The length of the cable also makes a difference. If you use a cable which would be fine at a short distance, but is too thin for a long distance – it won’t heat up but it can mean that the voltage has dropped by the time it gets to the LEDs, meaning they will not light up well.
This tool can help you figure out what cable gauge you need.
If you were to connect up the JST connectors now, then your LED strips would be supplied with power. But nothing would light up because these strips need to be told what colour to be. We need to set up a data connection to the Fadecandy which will supply them with these instructions.
Prepare the Fadecandy
First solder double header pins onto the Fadecandy. Push the short side of the header pins through the holes and turn the Fadecandy over so the protruding bits are visible.
Carefully solder each of the 16 pins individually, making sure that you do not accidentally connect two pins together. (Actually all of the ground pins are connected to one another anyway, but for neatness we may as well solder all the header pins.)
Female header pins as a connector
Using female header pins to plug into the male double header pins means that the Fadecandy can easily be unplugged or replaced.
Cut off a section of 8 female header pins. Take each of the data cables from the male JST-connectors (or if you are extending the cables on this side, for your installation layout, do that first). Then slide a piece of heat shrink over the cable and solder them individually to the 8 pins. Once the soldering is done, slide the heat shrink down and blast it with the heat gun. This can now be plugged onto the data pins of the Fadecandy.
Since the 8 ground pins of the Fadecandy are actually all connected to each other, we only need to ground one of them. Cut off another short section of female header pins – it may as well be 8 pins wide as well even though we’re only going to use one pin, cutting it to be 8 pins wide will make it sturdier and easier to handle. Solder a piece of 24awg cable to one of the female header pins and heat shrink it, connect this to the ground pins on the Fadecandy.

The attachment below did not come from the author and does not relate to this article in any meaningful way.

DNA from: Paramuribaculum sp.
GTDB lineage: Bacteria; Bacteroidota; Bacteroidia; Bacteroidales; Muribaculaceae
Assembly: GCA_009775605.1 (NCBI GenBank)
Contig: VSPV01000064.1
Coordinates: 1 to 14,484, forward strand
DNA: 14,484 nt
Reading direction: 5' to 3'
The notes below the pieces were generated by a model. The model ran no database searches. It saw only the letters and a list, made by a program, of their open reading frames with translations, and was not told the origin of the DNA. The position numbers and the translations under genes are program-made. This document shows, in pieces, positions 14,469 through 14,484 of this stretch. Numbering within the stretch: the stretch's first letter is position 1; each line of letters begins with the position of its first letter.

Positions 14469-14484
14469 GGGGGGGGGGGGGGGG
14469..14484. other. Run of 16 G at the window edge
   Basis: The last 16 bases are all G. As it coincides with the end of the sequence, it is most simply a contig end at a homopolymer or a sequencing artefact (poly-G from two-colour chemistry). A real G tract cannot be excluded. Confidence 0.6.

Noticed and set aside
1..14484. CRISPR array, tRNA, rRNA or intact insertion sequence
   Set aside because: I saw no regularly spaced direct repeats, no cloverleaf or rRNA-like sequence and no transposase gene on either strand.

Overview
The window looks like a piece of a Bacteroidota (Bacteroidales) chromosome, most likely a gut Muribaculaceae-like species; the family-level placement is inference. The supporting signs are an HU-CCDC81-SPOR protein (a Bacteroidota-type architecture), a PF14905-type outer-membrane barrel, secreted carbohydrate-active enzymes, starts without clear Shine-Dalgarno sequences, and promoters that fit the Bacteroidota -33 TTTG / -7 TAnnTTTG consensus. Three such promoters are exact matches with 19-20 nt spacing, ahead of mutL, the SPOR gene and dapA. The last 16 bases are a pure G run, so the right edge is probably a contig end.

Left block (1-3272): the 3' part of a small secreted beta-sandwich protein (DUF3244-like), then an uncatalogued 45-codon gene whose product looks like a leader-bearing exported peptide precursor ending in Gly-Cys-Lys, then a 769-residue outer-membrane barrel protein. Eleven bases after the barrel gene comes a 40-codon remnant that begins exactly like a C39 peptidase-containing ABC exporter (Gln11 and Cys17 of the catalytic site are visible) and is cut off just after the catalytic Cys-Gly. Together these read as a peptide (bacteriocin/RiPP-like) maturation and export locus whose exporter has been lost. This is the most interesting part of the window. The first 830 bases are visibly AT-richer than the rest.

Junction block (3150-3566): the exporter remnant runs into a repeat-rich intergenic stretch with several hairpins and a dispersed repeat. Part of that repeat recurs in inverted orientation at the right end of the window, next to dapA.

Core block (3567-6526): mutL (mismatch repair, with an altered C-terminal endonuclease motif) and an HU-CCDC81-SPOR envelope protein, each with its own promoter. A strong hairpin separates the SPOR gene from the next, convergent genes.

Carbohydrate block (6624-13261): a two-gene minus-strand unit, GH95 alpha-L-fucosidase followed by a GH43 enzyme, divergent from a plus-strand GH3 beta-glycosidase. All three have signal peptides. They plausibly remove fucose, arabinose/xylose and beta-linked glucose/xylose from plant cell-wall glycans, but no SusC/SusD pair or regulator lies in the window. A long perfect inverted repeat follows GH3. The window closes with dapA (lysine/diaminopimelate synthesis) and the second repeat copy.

Connect the opposite end of this ground cable to any spare slot in your grounded Wago connectors.
Labels and tidiness
You may want to label your cables at this point. Also, once again depending on the structure and layout of your installation, you may want to think about creating some kind of housing for the Wago connectors so they’re not just hanging. I have previously made little plaques of plywood and hot glued the Wagos on.
7. Last hardware bits…
That’s all the hardware set up. Just a few last bits:
Plug all the JST connectors in to one another.
Plug in the power supply.
Plug the Fadecandy into your laptop via USB.
Now let’s get some things lit up!
My instructions and screenshots will be Windows-centric but things should work pretty much the same way on a Mac.
8. Set up Fadecandy software.
Navigate to wherever you unzipped it, and open the “bin” folder.
A window will open. It should say that you have a Fadecandy device connected. It also tells you the serial number of that device. Don’t close this window, just minimise it. You need to keep it open the whole time you are using the Fadecandy.